Or rather, go scientists. The Science Cheerleaders are 175 former NFL and NBA dancers who are scientists and engineers, mathematicians, IT professionals, molecular science Ph.Ds. That is, these ex-professional cheerleaders all have now had to “lower their standards” and work in the STEM fields, in science, technology, engineering and math, as Chris Matyszczyk tongue-in-cheekly puts it on CNET.
Here are the Science Cheerleaders performing at the US Science and Engineering Festival in what Jezebel describes as the “perfect antidote for that crappy EU Science: It’s a Girl Thing! video we all rolled our eyes at a month ago
You can click the link to see the video.
According to their website, the Science Cheerleaders aim to “playfully challenge stereotypes, turn everyone onto science by encouraging participation in citizen science activities, and inspire young women (including 3-4 million U.S. cheerleaders) to consider careers in science, technology, engineering and math,” while making the point that, yes, “science is accessible to ALL!”
It’s no secret that women are under-represented in the STEM fields. Just recently, a student (an English major) sat in my office and said she regretted that she hadn’t had a stronger foundation in science in high school and earlier, as she could see that jobs in the STEM field (vs. in journalism) were numerous and well-paying and, even more, seemed interesting. She was well aware of the numerous courses in math, biology, chemistry and physics she had never taken and, two years into her college studies, cannot suddenly change her major and stay beyond her scholarship.
But I do have to agree with Jezebel that
It’s a shame that it takes a team of dancing Disney Princesses to give girls permission to want to enter the fields of science and technology (you can do it because conventionally beautiful women do it!), but it’s also a shame that smart women can’t be pretty, and pretty women can’t be smart.
We don’t need another source of corporate news online. We certainly don’t need more portals that exploit real news operations like Britain’s The Guardian, which is struggling to stay afloat.
As for MSNBC’s original arena, television news, only 6 major corporations own most broadcast television news outlets in the United States. There has also been alarming concentration of ownership in radio, e.g. Clearchannel, which has boycotted artists for their political views. The situation in television news won’t be better if there are 7 corporations. Corporate-owned news has served us very badly as ownership has become concentrated. This, despite the valiant efforts of many honest journalists and editors, who, however, operate in an extremely unfavorable business environment and are often shunted aside in favor of infotainment and fluff or political misdirection. Much of the pressure comes, not just from the corporate higher-ups, but from the advertisers who pay for the news to be carried on the airwaves. In essence, cornflakes and tampons rent the news for us, but only as they please.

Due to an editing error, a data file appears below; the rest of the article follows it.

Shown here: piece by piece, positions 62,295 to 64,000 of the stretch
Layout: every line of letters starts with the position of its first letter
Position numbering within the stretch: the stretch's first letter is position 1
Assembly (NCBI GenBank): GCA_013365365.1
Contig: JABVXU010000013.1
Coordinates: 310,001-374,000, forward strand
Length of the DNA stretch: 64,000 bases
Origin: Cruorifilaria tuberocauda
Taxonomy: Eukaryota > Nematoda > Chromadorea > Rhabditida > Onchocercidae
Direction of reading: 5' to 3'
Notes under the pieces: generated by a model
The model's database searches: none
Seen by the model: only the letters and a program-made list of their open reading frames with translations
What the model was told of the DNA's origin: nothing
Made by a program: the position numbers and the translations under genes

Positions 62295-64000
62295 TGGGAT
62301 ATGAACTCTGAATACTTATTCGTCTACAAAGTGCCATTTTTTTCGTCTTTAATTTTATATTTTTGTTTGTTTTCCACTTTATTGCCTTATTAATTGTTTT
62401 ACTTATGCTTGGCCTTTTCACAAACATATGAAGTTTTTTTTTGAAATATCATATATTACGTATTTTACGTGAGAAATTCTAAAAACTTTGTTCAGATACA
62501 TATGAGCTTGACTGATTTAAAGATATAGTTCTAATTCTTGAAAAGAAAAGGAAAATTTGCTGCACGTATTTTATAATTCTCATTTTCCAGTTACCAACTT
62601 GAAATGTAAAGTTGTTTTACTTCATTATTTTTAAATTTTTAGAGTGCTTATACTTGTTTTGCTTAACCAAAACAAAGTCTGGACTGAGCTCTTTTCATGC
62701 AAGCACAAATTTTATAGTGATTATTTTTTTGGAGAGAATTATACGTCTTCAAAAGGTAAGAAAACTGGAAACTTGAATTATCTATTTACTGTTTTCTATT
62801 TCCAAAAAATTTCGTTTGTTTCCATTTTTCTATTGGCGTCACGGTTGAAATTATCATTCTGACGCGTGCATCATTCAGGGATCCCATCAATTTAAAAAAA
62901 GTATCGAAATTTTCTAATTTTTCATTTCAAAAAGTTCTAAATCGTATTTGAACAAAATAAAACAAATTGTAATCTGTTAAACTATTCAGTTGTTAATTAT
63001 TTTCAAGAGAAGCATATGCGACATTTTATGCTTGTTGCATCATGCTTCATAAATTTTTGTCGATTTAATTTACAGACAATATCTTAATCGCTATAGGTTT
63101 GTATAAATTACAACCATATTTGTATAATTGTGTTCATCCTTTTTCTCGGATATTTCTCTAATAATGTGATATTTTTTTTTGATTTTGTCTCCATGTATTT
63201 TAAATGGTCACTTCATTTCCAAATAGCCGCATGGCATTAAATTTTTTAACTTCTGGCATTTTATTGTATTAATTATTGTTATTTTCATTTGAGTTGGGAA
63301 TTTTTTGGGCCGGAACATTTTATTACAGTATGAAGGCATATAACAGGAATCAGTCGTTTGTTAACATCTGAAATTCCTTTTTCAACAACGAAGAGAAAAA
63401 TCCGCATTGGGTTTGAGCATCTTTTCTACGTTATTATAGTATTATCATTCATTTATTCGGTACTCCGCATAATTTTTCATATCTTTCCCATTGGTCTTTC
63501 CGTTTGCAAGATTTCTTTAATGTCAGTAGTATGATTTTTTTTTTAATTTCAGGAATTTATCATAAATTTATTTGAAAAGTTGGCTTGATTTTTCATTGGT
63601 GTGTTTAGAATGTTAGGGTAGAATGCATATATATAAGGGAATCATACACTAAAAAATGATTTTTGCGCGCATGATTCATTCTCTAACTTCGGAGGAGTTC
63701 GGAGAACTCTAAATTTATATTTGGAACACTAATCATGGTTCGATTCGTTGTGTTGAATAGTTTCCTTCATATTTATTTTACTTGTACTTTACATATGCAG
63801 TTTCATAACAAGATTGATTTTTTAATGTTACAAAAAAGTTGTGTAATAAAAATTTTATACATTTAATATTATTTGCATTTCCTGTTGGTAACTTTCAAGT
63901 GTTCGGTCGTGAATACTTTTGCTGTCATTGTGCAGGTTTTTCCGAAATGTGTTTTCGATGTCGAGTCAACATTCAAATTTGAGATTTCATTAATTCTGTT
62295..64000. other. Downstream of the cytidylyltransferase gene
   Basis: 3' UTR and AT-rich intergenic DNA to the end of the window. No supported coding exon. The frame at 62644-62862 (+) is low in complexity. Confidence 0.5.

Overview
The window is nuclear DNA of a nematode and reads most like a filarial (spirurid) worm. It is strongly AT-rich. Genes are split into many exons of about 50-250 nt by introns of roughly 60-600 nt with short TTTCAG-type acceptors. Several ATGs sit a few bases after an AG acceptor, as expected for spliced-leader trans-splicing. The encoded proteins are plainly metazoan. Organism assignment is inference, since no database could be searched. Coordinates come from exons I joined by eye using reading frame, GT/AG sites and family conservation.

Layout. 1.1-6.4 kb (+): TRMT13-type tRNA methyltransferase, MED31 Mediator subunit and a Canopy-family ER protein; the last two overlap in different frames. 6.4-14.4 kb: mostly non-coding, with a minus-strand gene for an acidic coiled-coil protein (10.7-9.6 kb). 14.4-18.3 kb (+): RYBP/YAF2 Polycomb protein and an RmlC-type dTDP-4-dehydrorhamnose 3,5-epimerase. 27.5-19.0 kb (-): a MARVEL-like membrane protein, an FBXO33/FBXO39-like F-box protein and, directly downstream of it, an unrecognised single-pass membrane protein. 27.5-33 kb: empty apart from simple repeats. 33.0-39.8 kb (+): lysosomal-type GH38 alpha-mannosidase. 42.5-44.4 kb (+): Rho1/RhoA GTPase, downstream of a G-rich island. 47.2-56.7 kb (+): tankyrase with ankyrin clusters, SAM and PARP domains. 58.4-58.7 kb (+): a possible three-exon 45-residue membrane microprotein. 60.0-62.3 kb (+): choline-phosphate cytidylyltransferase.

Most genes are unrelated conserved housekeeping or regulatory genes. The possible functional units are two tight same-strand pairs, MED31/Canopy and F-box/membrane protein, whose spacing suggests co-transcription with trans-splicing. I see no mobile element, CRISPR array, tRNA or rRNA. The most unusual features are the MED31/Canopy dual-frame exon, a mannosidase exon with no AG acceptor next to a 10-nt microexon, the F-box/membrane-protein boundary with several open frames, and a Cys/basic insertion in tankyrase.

Read the rest at the link. I wonder if we will have to change all our MSNBC blog RSS feeds…hmmm.
This next article is tongue in cheek…I wonder if it is goose tongue? I love this bit from Jezebel, it is about Steve King, Congressman Thinks Birth Control Is Worse than Animal Cruelty
Iowa Republican Steve King currently fighting to oppose California’s right to regulate eggs from out of state, but he argues against Affordable Care Act on the grounds that the government shouldn’t have the right to tell states what to do. He’s also against letting states outlaw fois gras, and in favor of letting states outlaw birth control. Regulate the shit out of human ovaries but, my god, do not intrude onto the sacred ova of poultry. How did we get here? What in tarnation is going on?
The tea party at it’s hypocritical best:
Rep. Steve King is an unfortunate victim of what’s known as Obama psychosis, a tragic condition affecting thousands of Americans, with no cure in sight. You see, since declaring that the first priority of the 112th Congress was to make sure that Barack Obama was a one term President, conservatives have launched a campaign of NO that might rival that of the most dogged toddlers. They’ve blocked judicial nominations, further inflamed a global economic scare when they threatened to block raising the debt ceiling to make a point about how much they hate spending money, almost shut the government down over Planned Parenthood funding, and fought the Affordable Care Act tooth and nail. It should come as no surprise that in their campaign to stymie the President at every turn, congressional Republicans occasionally opposed issues that turned them into goofy looking hypocrites.
According to ThinkProgress: GOP Congressman: States Can Ban Birth Control, But Not Foie Gras
Californians have recently voted to enact laws banning the sale and production of both eggs from cruelly housed hens and foie gras, a delicacy created by force-feeding ducks. While this may seem within the legal bounds of a state’s ability to regulate local commerce, one Congressman is up in arms about it: Steve King (R, IA). King, despite being one of the most outspoken proponents of states’ rights in Congress, is so convinced that California’s laws violate the Commerce Clause that he pushed through legislation overturning the animal rights acts and similar statutes in other states:
Rep. Steve King, an Iowa Republican who represents the country’s leading egg-producing state, said he introduced the amendment because the California law and others like it “scrambles and creates a patchwork quilt of state regulations.”
“If California wants to regulate eggs that come into the state, fine,” King said. “But don’t be telling the states that are producing a product that’s already approved by the USDA or the FDA how to produce that product.”